WASHINGTON (VR) — The revelation from the former director of the National Security Agency (NSA) General Michael Hayden, that “We kill people based on metadata” (primarily the time and location of calls between telephones) underlines the culture of executioners that has taken hold at the top of the US intelligence pyramid, contends Beatrice Edwards, the executive director of the US’s foremost whistleblower protection and advocacy organization, the Government Accountability Project.

Radio VR’s David Kerans spoke with Edwards about the significance of Hayden’s comments, the extralegal procedures of US drone strikes, the uneven state of whistleblower protections across agencies of the US government, and the impossibility for Edward Snowden to have addressed the NSA’s abuses of power through channels available to him within the system.

On Snowden, executive director Edwards traced the tragic fate of whistleblowers who preceded him within the NSA and faced vehement retaliation. She also detailed the partial neutering of the Whistleblower Protection Enhancement Act of 2012, from which were stripped out at the last minute protections it would have afforded to employees working in intelligence sector agencies.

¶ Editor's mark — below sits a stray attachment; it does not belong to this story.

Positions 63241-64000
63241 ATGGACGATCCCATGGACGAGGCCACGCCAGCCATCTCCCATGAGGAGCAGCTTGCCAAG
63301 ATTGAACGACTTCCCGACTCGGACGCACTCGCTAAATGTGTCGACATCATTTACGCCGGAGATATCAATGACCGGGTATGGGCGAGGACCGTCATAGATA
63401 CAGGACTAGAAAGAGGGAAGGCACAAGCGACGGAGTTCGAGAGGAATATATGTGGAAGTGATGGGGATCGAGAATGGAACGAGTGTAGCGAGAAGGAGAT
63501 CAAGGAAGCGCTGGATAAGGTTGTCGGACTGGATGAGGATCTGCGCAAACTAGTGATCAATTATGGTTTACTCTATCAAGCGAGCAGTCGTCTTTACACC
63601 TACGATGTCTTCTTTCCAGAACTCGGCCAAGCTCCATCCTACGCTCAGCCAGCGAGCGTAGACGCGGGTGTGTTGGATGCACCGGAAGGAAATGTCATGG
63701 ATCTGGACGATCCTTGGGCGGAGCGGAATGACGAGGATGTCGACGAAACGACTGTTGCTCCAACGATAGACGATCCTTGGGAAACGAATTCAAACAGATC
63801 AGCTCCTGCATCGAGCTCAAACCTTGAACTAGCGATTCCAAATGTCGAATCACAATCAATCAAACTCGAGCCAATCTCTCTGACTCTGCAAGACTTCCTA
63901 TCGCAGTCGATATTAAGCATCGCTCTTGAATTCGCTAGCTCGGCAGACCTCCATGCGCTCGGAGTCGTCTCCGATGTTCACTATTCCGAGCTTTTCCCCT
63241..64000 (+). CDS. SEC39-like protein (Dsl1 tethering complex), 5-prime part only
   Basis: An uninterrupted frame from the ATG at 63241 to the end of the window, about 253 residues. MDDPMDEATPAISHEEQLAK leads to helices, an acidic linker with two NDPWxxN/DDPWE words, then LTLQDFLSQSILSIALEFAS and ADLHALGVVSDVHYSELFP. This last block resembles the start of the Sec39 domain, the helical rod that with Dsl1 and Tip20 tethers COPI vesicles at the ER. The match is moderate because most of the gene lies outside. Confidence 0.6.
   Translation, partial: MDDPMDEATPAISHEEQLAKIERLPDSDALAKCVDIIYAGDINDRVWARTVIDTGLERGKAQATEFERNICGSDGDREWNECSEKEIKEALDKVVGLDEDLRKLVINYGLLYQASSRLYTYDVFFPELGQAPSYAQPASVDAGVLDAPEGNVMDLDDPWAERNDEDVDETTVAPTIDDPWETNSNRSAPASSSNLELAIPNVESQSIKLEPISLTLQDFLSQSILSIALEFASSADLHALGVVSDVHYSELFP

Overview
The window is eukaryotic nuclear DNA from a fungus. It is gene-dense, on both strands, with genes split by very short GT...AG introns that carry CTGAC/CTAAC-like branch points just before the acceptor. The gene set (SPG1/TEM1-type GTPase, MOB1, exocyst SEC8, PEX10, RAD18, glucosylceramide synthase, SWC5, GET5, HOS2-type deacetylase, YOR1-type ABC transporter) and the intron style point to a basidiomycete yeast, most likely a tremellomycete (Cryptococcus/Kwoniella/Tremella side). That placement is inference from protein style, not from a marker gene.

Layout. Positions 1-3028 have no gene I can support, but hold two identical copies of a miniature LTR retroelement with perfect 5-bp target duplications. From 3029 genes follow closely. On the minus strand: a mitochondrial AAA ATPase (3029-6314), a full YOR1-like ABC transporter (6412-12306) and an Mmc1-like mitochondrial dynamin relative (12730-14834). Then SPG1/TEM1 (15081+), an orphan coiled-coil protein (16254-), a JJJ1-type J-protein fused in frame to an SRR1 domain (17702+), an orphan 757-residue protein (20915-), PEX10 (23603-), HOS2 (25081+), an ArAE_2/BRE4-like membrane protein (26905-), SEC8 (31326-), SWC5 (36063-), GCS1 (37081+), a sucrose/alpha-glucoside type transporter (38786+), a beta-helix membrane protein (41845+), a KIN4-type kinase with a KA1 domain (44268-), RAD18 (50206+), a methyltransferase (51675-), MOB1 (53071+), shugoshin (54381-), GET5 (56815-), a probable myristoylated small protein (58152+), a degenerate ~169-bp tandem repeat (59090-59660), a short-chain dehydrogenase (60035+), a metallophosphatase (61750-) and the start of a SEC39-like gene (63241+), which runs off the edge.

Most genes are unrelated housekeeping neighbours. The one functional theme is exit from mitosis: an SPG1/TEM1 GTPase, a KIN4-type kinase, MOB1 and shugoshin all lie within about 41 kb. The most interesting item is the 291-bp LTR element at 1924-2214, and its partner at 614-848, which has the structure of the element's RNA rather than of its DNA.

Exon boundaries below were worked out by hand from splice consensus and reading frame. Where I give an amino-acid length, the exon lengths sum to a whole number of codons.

He noted that Obama’s Presidential Policy Directive 19 stipulates that appropriate protections for whistleblowers should be in place even for security sector agencies, but for practical purposes such protections are not currently in place.

Edwards does credit the government for having strengthened whistleblower protections over the last few years in non-security sectors.

Listen to the interview here.